0

What is the translation of an omer? Do the sages or rabbis use, at least, two different translations? Does an "omer" ever mean a bundle of standing (or not standing) grain stalks?

Please note: I am not asking what an omer is. That has been answered here already. What is Omer and how much is it?

Chabad-Website leaves the word "omer" untranslated, assuming the average reader knows what an "omer" is. For example, Vayikra 23:11 reads "And he shall wave the omer before the Lord so that it will be acceptable for you; the kohen shall wave it on the day after the rest day." https://www.chabad.org/library/bible_cdo/aid/9924/showrashi/true

Mechon-Mamre translates the word "omer" as "sheaf" all throughout Vayikra 23. For example, Vayikra 23:11 reads "And he shall wave the sheaf before the LORD, to be accepted for you; on the morrow after the sabbath the priest shall wave it." https://www.mechon-mamre.org/p/pt/pt0323.htm

My understanding is that the average reader thinks of a bundle of standing (or not standing) grain stalks when they read "sheaf". Does an "omer" then ever mean a bundle of standing (or not standing) grain stalks? If not, then "sheaf" is a very misleading translation.

8
  • Devarim 24:19 ושכחת עמר בשדה, and you forget a sheaf in the field, May 19 '20 at 20:39
  • @IsraelReader what does Rashi means, when he says, "But not a stack" (what is a stack? Is a stack a "sheaf"?) and Rashi also says "This comes to include שִׁכְחָה of standing grain" (Is this a "sheaf"?) chabad.org/library/bible_cdo/aid/9988/showrashi/true
    – ninamag
    May 20 '20 at 3:01
  • A sheaf is a single bundle, and a גדיש, is stack of bundles. May 20 '20 at 13:09
  • @IsraelReader so, indeed, an omer can either be a measure or a sheaf, depending on context.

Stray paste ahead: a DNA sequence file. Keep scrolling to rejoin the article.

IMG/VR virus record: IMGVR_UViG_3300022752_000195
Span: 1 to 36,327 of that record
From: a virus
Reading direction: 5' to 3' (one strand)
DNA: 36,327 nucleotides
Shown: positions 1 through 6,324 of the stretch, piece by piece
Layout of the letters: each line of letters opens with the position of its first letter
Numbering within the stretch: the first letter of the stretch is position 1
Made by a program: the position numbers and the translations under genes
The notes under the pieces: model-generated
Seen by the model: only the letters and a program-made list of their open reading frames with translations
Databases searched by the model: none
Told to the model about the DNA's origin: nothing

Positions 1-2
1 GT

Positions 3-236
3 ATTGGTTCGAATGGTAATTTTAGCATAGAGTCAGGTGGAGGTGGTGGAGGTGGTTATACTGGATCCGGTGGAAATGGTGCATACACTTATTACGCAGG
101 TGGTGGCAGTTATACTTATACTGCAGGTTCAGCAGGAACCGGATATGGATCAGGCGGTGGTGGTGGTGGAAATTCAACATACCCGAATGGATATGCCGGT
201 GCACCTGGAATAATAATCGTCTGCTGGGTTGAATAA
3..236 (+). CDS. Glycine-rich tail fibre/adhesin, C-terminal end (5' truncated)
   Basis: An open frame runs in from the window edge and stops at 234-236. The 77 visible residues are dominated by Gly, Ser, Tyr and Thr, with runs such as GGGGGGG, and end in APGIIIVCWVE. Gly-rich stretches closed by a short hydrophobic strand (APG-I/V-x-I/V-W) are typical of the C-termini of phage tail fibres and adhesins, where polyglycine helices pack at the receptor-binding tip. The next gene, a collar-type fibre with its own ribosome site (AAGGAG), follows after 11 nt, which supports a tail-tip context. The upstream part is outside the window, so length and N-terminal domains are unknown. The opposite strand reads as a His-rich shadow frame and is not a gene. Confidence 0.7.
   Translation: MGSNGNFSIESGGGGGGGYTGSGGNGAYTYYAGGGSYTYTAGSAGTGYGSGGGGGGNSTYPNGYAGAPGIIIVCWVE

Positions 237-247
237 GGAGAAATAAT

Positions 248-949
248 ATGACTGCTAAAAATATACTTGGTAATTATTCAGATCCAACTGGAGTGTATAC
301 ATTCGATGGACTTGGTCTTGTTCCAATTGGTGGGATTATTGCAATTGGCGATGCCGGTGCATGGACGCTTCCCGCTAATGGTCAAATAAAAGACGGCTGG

– ninamag
    May 20 '20 at 13:28
  • Indeed. The same as חמרא, which can mean wine, and can mean a donkey. How do we know what it means? We look at context. Is it it in the BARN, or is it in the BAR. The same with עמר. It depends on context. We also find one of the forbidden labors on Shabbbos, is מעמר, a verb, which ,means making bundles. We also find in Ruth (2:7) ואספתי בעמרים. May 20 '20 at 14:17
0

Yes, it can also mean sheaf.

וַתֹּ֗אמֶר אֲלַקֳטָה־נָּא֙ וְאָסַפְתִּ֣י בָֽעֳמָרִ֔ים אַחֲרֵ֖י הַקּוֹצְרִ֑ים וַתָּב֣וֹא וַֽתַּעֲמ֗וֹד מֵאָ֤ז הַבֹּ֙קֶר֙ וְעַד־עַ֔תָּה זֶ֛ה שִׁבְתָּ֥הּ הַבַּ֖יִת מְעָֽט׃

https://www.sefaria.org/Ruth.2.7

(Although if you want to play devil's advocate, this could also be attributed to her developing Hebrew skills.)

5
  • would it be correct (perhaps some ancient rabbis have pointed this out already?), that omer in the singular means omer (a measure), whereas omerim in the plural as in ruth 2:7, can also mean sheaves?
    – ninamag
    May 19 '20 at 13:52
  • 1
    ושכחת עמר בשדה.
    – Double AA
    May 19 '20 at 14:13
  • @DoubleAA please provide reference for this phrase.
    – ninamag
    May 19 '20 at 14:20
  • @DoubleAA what does Rashi means, when he says, "But not a stack" (what is a stack? Is a stack a "sheaf"?) and Rashi also says "This comes to include שִׁכְחָה of standing grain" (Is this a "sheaf"?) chabad.org/library/bible_cdo/aid/9988/showrashi/true
    – ninamag
    May 20 '20 at 8:11
  • @Heshy Did a kohen or levite ever lift the cut barley sheaf and waved it before Hashem, perhaps right after cutting it?
    – ninamag
    May 26 '20 at 11:57

You must log in to answer this question.

Not the answer you're looking for? Browse other questions tagged .